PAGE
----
On a good run through, three of us would do the choreography passably well and only one singer would forget that it’s their turn to shine.  So we kept practicing.  What did it matter if we were perfect?  The fact that we did it would be the talk of the town, and it would be so surprising that we’d do ‘well’ no matter the level or our performance.  We were going to hit them with Shock and Awe, and the rest really didn’t matter as long as we kept up the act for 3 minutes.

Three weeks we worked.  We’d gotten *NSYNC looking outfits (Good Will versions of what they wore in the Dirty Pop video).  We had the song down as good as it was going to get, which might as well have been perfect as far as we cared.  We’d adopted the motto “Sloppy is our style!”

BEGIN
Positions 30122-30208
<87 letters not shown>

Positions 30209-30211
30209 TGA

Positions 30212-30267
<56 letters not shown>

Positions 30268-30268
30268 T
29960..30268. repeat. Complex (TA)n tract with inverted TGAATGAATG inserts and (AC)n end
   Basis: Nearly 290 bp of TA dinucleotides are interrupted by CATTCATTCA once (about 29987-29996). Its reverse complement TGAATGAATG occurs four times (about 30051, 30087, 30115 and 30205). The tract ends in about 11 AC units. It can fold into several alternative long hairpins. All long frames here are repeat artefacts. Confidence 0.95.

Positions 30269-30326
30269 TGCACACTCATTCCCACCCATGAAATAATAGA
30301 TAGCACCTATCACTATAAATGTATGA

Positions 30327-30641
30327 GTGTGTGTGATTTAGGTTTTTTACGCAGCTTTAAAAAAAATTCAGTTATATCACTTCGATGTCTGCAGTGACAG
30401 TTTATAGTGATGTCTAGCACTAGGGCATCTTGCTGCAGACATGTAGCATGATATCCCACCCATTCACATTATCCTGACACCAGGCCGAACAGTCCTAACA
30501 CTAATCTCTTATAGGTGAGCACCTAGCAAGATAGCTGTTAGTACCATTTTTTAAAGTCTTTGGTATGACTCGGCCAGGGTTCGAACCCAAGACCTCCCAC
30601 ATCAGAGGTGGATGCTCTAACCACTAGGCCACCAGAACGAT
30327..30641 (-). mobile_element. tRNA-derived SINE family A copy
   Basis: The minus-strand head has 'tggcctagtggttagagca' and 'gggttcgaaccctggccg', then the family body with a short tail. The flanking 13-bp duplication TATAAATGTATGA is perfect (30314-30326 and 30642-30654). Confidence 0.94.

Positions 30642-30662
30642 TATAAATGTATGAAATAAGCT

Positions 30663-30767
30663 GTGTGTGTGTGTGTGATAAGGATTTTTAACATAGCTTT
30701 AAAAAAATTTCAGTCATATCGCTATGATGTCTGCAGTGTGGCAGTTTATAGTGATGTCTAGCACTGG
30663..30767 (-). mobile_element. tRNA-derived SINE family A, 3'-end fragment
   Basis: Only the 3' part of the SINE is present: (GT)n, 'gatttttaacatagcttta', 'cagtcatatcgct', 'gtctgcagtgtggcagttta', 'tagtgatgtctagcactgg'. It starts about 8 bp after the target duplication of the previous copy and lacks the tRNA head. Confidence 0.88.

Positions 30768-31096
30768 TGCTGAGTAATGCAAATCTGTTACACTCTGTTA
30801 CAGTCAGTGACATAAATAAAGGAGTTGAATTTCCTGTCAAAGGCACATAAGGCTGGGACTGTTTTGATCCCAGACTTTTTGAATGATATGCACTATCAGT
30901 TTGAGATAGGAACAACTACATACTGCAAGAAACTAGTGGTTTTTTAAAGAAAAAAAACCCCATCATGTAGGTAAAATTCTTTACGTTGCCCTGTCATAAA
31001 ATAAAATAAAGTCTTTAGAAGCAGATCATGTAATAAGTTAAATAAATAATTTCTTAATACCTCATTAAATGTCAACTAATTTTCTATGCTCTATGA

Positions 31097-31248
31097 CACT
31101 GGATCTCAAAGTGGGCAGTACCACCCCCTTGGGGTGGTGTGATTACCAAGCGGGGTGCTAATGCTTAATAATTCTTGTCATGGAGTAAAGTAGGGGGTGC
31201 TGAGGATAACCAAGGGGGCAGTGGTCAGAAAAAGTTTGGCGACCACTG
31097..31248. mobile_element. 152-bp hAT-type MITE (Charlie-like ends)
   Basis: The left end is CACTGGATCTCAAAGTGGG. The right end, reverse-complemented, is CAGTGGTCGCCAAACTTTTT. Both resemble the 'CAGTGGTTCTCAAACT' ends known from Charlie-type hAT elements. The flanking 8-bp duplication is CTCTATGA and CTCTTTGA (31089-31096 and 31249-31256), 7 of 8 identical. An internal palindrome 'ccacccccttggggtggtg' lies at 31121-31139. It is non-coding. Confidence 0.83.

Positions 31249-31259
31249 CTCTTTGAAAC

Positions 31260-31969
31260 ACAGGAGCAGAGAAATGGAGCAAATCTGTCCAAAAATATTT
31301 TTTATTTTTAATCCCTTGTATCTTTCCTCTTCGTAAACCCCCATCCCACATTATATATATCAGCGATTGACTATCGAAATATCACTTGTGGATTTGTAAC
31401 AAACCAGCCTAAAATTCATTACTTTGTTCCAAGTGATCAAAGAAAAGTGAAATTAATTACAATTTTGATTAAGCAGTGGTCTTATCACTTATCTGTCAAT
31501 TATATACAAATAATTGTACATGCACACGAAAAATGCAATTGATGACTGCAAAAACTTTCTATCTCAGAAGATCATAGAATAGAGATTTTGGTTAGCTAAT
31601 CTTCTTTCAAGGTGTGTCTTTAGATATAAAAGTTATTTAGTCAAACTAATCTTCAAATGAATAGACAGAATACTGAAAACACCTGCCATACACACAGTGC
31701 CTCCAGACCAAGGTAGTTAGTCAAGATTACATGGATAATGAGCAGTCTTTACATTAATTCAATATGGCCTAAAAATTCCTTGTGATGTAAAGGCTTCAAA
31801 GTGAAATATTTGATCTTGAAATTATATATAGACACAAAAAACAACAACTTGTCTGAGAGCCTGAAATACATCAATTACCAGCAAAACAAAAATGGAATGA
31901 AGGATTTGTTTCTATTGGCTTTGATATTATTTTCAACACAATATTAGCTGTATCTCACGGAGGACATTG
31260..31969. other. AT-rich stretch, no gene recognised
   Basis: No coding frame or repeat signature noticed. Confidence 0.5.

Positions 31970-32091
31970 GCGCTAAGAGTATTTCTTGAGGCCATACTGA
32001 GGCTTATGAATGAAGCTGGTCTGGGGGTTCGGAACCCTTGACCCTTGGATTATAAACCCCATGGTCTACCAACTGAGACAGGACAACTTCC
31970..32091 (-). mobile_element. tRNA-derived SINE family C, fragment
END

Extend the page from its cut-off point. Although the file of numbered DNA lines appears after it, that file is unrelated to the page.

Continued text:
The day of the concert arrived.  We’d watched all of the schools go, including ours.  We hadn’t told anyone about what we were going to do.  We didn’t want to build it up at all, because shock was going to carry us a long way, or at least that was the plan.  During lunch, the runners of this festival got us up on stage while the auditorium was cleared out.  We did a full run-through.  We learned that monitors are speakers on the ground that let you hear yourself (we decided that full singing volume was the right choice), and that headset microphones were a thing (we’ll take three for our five man band, please).  Naked Barbie was on the sideline cheering us on.  We felt really really really good about it.